This Webinar Series on Polycentric Governance aims to introduce and discuss key concepts in the field of Polycentric Governance (PG), as well as to address current applications and future research directions.
In this series, we aim to facilitate the dialogue between early career researchers, senior researchers, and practitioners who are interested in learning, better understanding, and debating foundational and new ideas in PG. The webinar is organized by Prof. Andreas Thiel’s research group at the University of Kassel, in concert with the Polycentricity Network website.
As a starting point for discussions, core ideas about polycentric governance will be presented based on the book “Governing Complexity: Analysing and Applying Polycentricity” (Eds.: Thiel, Andreas; Blomquist William A.; E. Garrick Dustin, 2019).
All sessions recordings may be found here (available for logged-in members only):
“Understanding and Theorizing Polycentric Governance”
Presenting: William Blomquist & Andreas Thiel
21 January 2021 at 5:00 – 6:00 pm CET (UTC+1:00)
This first webinar covered foundational concepts for understanding and theorizing polycentric governance. In the first presentation of the webinar, William Blomquist explained how polycentric governance situations can be recognized, comprehended, and analyzed. This explanation includes identifying some key characteristics and observable features of polycentric governance.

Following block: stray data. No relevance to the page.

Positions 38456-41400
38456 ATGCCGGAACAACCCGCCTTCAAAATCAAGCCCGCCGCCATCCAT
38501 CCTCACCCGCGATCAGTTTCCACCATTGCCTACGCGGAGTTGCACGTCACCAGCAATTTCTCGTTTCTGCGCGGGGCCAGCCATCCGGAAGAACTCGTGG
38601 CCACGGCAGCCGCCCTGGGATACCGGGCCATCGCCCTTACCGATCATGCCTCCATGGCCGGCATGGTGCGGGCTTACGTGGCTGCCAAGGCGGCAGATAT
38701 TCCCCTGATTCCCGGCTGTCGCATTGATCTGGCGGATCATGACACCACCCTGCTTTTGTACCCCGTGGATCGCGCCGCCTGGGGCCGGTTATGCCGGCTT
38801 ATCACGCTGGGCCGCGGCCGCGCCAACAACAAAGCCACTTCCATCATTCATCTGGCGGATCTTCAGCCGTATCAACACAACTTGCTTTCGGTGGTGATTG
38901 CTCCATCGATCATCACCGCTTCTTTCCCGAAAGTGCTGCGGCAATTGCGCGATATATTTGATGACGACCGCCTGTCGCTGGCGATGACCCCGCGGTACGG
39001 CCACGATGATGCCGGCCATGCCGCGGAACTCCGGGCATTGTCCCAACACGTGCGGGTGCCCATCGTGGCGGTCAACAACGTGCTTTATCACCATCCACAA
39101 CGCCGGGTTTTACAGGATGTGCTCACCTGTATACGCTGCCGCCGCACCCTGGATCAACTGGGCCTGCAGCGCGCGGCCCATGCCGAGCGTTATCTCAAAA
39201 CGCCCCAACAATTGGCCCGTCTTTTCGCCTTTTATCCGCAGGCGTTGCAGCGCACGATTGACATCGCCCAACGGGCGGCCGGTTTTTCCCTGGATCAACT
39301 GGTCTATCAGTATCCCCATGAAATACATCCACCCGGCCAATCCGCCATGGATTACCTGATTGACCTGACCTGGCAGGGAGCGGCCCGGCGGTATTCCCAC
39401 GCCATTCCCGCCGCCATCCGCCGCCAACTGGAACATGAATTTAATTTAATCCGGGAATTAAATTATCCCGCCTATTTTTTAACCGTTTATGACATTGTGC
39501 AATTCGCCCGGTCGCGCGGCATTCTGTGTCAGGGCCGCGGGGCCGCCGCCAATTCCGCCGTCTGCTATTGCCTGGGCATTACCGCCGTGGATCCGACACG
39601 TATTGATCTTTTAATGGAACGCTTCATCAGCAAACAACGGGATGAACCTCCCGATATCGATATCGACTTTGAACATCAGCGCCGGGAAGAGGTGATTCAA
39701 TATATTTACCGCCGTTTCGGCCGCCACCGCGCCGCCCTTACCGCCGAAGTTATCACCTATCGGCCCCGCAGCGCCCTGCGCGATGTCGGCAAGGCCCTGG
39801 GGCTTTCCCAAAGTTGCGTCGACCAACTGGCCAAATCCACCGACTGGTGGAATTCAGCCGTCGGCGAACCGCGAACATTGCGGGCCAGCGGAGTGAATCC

Once they discussed defining features and relevant issues to address in research on Polycentric Governance, Andreas Thiel addressed what he sees as core categories of factors that shape a particular constellation of polycentric governance, its performance, and change. Specifically, a framework to interrelate research relevant to Polycentric Governance was introduced to identify research gaps and craft future research. The deep roots in the Bloomington School of Political Economy but also the challenges to take its ideas to larger systems of collective action were become apparent.
William Blomquist is Professor of Political Science and Adjunct Professor of Public and Environmental Affairs at Indiana University Purdue University Indianapolis (IUPUI), and a Senior Research Fellow of the IU Ostrom Workshop. His research interests concern governmental organization and public policy, with a specialization in the field of water institutions and water management. His publications include The Realities of Adaptive Groundwater Management (forthcoming 2021) and Dividing the Waters: Governing Groundwater in Southern California (1992). He is the co-editor, with Andreas Thiel and Dustin Garrick of Governing Complexity: Analyzing and Applying Polycentricity (2019), and Co-Chair of the Ostrom Workshop’s Polycentricity Working Group.